A second Cuban missile crisis, but in Asia.
The National Interest
Date: July 24, 2020
by Robert Farley Follow drfarls on TwitterL
Here's What You Need To Remember: Under almost any conceivable scenario, deploying U.S. GLCMs to Taiwan would be a terrible idea. In the very few scenarios where such a deployment would make sense, the diplomatic relationship between Washington and Beijing will already have decayed to such an extent that war would be virtually inevitable.
In 1962, the United States and the Soviet Union nearly turned the Cold War hot because of the Soviet decision to deploy nuclear-armed ballistic missiles to Cuba. A few years before that, China and the United States came perilously close to war over a few Taiwanese-controlled islands off the coast of the mainland.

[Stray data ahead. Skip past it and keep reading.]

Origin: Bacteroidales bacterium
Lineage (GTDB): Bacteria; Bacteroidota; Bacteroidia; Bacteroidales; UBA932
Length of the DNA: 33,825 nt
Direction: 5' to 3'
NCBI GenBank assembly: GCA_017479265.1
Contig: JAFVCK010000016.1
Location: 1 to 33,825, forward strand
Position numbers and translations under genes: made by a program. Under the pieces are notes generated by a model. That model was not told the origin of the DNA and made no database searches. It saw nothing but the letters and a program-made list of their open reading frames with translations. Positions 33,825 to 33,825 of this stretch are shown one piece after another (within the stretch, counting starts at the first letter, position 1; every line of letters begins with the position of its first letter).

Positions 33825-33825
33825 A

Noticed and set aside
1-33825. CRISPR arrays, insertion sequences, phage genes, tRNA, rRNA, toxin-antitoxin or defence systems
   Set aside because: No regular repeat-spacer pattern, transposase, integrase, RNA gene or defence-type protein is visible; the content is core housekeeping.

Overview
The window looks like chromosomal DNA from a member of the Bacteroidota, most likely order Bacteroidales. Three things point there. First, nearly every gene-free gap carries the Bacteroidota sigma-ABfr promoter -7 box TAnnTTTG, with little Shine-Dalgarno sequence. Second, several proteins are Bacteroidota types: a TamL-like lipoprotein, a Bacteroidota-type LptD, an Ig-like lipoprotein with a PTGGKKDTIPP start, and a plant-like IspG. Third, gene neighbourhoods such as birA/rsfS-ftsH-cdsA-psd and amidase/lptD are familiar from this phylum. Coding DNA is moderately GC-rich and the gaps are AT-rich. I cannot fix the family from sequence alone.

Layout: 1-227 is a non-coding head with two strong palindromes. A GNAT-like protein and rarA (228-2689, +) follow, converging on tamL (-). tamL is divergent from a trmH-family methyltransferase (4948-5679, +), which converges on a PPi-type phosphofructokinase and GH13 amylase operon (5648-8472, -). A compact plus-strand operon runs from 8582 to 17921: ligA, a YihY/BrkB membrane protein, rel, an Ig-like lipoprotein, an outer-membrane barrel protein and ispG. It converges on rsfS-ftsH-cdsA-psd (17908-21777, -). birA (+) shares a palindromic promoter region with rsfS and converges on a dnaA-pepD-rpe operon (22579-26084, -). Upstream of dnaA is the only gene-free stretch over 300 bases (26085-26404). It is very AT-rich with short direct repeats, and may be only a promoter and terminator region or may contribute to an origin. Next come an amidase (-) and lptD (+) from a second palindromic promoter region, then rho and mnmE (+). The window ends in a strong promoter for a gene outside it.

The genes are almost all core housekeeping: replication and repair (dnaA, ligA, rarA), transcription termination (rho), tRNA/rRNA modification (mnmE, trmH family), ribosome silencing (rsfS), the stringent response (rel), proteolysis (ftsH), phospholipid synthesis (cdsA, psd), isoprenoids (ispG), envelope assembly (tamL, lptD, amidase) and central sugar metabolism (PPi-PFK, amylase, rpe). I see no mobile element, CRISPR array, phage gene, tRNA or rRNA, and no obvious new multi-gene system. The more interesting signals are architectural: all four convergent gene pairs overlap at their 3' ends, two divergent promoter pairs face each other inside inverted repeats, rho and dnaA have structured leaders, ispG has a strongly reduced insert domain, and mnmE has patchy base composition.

In the next decade, as tensions grow between Beijing and Washington, and as the United States sloughs off the restrictions of the Intermediate-Range Nuclear Forces Treaty, we could see a replay of both crises. In a few years, the United States may have new ground-launched cruise missiles (GLCMs) with the capacity to strike at intermediate ranges. And if relations between China and the United States continue to deteriorate, Washington may go looking for places to station those missiles. GLCMs in Taiwan are simultaneously China’s greatest fear, and the last card that the United States can play before war begins. They would also spark the most dangerous nuclear standoff since 1962.
What Has Gone Before:
The United States has threatened China with cruise missiles before. In 1958, the United States sent several batteries of MGM-1 “Matador” cruise missiles to Taiwan. The missiles, equipped with a 40 kt nuclear weapon, could hit targets at a range of up to 1000 km, putting a significant portion of the mainland at risk. The United States
withdrew these missiles because of obsolescence in 1962, and withdrew its entire military presence in 1979 upon the normalization of diplomatic relations with the PRC.